• gliadins;
  • anthocyanins;
  • conformational study;
  • disulphide bridges;
  • Raman spectroscopy

Gliadins, the major proteins of the wheat flour, are a family of monomeric and disulphide-bonded proteins formed by a non-repetitive domain rich in α-helix structures and heterogeneous repetitive domains rich in β-reverse turns.

Gliadins may be strong food allergens, and many studies have explored the mechanisms of gluten allergenicity, with the final aim to properly modify gluten proteins in order to decrease allergen immunoreactivity.

In the present study, Raman spectroscopy was used to gain more insights into the conformational changes of gliadins upon interaction with different anthocyanins (kuromanin, callistephin, oenin, cyanin, pelargonin, malvin). Anthocyanins are powerful antioxidant molecules with anti-carcinogenic properties and largely widespread natural colorants present in vegetables and flowers.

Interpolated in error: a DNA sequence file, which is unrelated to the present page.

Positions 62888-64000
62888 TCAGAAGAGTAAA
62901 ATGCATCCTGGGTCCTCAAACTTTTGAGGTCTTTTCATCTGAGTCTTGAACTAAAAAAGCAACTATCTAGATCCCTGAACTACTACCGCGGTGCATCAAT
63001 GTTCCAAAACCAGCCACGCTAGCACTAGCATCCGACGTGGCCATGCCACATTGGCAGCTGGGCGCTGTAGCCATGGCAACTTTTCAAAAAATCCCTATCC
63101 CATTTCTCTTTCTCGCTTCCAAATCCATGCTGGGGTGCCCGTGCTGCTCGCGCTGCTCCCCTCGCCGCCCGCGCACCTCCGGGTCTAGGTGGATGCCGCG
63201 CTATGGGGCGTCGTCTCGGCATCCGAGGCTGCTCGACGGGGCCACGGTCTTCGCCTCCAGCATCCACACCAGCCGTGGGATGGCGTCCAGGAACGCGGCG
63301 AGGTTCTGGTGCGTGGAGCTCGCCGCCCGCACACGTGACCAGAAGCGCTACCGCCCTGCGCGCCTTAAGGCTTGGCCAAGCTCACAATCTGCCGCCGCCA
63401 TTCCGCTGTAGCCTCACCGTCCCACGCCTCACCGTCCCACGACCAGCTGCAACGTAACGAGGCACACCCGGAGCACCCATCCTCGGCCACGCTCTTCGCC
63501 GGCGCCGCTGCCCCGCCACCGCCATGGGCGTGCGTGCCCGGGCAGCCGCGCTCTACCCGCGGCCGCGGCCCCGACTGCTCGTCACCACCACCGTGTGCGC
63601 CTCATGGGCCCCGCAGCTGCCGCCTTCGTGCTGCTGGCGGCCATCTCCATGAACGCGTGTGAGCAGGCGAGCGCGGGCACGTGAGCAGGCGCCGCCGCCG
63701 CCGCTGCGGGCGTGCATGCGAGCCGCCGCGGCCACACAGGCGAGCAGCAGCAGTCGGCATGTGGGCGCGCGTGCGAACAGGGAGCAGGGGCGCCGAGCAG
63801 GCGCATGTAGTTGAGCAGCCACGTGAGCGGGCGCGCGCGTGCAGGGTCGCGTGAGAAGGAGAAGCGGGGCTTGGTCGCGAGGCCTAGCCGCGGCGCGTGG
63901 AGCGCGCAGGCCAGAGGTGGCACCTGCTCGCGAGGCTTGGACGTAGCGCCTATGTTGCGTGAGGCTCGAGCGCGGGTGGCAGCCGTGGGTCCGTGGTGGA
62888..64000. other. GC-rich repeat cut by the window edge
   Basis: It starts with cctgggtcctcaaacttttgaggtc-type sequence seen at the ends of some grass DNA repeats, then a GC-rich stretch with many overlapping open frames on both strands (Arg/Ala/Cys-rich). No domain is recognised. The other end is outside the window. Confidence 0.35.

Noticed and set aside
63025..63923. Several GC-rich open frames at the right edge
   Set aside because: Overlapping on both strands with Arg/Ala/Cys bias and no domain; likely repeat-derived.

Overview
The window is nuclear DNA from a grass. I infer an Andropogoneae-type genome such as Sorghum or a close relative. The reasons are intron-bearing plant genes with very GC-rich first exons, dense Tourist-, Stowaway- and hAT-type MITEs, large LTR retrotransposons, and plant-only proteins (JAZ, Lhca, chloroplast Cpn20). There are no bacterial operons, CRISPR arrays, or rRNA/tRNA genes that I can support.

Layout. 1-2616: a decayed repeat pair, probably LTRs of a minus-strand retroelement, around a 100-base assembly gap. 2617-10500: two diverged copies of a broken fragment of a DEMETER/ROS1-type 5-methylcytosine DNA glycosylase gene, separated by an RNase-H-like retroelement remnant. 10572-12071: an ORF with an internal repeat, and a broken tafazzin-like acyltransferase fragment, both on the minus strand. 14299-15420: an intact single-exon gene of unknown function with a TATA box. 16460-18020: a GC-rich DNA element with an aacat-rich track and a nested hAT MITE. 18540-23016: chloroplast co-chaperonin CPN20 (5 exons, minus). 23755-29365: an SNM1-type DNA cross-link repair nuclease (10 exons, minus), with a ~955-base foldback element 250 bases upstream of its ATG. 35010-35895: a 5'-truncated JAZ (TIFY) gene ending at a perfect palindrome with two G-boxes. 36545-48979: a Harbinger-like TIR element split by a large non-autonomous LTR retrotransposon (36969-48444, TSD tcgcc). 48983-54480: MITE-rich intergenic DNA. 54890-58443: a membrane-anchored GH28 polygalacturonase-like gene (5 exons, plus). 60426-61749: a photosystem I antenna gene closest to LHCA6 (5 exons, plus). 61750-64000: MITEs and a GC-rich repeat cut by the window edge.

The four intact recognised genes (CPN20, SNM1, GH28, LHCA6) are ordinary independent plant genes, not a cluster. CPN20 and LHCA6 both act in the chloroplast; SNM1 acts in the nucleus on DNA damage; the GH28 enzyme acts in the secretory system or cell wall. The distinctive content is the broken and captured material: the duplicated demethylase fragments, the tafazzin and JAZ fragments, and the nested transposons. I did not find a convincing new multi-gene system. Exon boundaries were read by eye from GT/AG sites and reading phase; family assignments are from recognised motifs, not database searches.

Raman spectroscopy demonstrated that the anthocyanins under study induce in gliadins conformational changes of different extents. The treatment with malvin, kuromanin and callistephin induced significant changes in the tyrosine environment, while pelargonin, oenin and cyanin did not. The treatment with any of the anthocyanins altered the distribution of the disulphide conformations: the gauche-gauche-trans conformation increased at the expenses of the gauche-gauche-gauche conformation. Malvin and pelargonin provoked a significant decrease of the β-turns content. Since both the latter structural elements have been related to gluten allergenicity, anthocyanins appeared interesting molecules, in the context of the attempts to modify gliadins with the aim to decrease allergen immunoreactivity. Copyright © 2013 John Wiley & Sons, Ltd.